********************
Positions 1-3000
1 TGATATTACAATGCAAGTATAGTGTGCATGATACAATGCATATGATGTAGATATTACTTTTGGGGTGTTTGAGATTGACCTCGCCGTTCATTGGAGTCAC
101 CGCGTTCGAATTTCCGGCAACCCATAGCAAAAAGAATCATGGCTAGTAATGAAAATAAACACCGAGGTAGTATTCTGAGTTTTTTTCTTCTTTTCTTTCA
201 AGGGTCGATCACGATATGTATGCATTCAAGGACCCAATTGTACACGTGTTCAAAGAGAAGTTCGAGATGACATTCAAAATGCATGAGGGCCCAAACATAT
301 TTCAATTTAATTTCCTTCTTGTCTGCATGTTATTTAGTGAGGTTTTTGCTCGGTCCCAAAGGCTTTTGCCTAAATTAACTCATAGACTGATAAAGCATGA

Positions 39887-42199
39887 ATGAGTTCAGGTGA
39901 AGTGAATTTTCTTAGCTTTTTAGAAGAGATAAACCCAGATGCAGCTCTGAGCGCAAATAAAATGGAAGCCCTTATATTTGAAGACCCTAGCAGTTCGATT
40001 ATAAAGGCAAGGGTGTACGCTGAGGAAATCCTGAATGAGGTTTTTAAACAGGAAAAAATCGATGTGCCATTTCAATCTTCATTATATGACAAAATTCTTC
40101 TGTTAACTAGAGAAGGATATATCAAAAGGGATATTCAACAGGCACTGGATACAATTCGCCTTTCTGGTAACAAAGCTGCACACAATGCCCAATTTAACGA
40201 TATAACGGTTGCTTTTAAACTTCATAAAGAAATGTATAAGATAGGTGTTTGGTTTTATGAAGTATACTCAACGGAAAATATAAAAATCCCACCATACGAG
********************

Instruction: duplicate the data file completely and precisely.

Positions 1-3000
1 TGATATTACAATGCAAGTATAGTGTGCATGATACAATGCATATGATGTAGATATTACTTTTGGGGTGTTTGAGATTGACCTCGCCGTTCATTGGAGTCAC
101 CGCGTTCGAATTTCCGGCAACCCATAGCAAAAAGAATCATGGCTAGTAATGAAAATAAACACCGAGGTAGTATTCTGAGTTTTTTTCTTCTTTTCTTTCA
201 AGGGTCGATCACGATATGTATGCATTCAAGGACCCAATTGTACACGTGTTCAAAGAGAAGTTCGAGATGACATTCAAAATGCATGAGGGCCCAAACATAT
301 TTCAATTTAATTTCCTTCTTGTCTGCATGTTATTTAGTGAGGTTTTTGCTCGGTCCCAAAGGCTTTTGCCTAAATTAACTCATAGACTGATAAAGCATGA

Positions 39887-42199
39887 ATGAGTTCAGGTGA
39901 AGTGAATTTTCTTAGCTTTTTAGAAGAGATAAACCCAGATGCAGCTCTGAGCGCAAATAAAATGGAAGCCCTTATATTTGAAGACCCTAGCAGTTCGATT
40001 ATAAAGGCAAGGGTGTACGCTGAGGAAATCCTGAATGAGGTTTTTAAACAGGAAAAAATCGATGTGCCATTTCAATCTTCATTATATGACAAAATTCTTC
40101 TGTTAACTAGAGAAGGATATATCAAAAGGGATATTCAACAGGCACTGGATACAATTCGCCTTTCTGGTAACAAAGCTGCACACAATGCCCAATTTAACGA
40201 TATAACGGTTGCTTTTAAACTTCATAAAGAAATGTATAAGATAGGTGTTTGGTTTTATGAAGTATACTCAACGGAAAATATAAAAATCCCACCATACGAG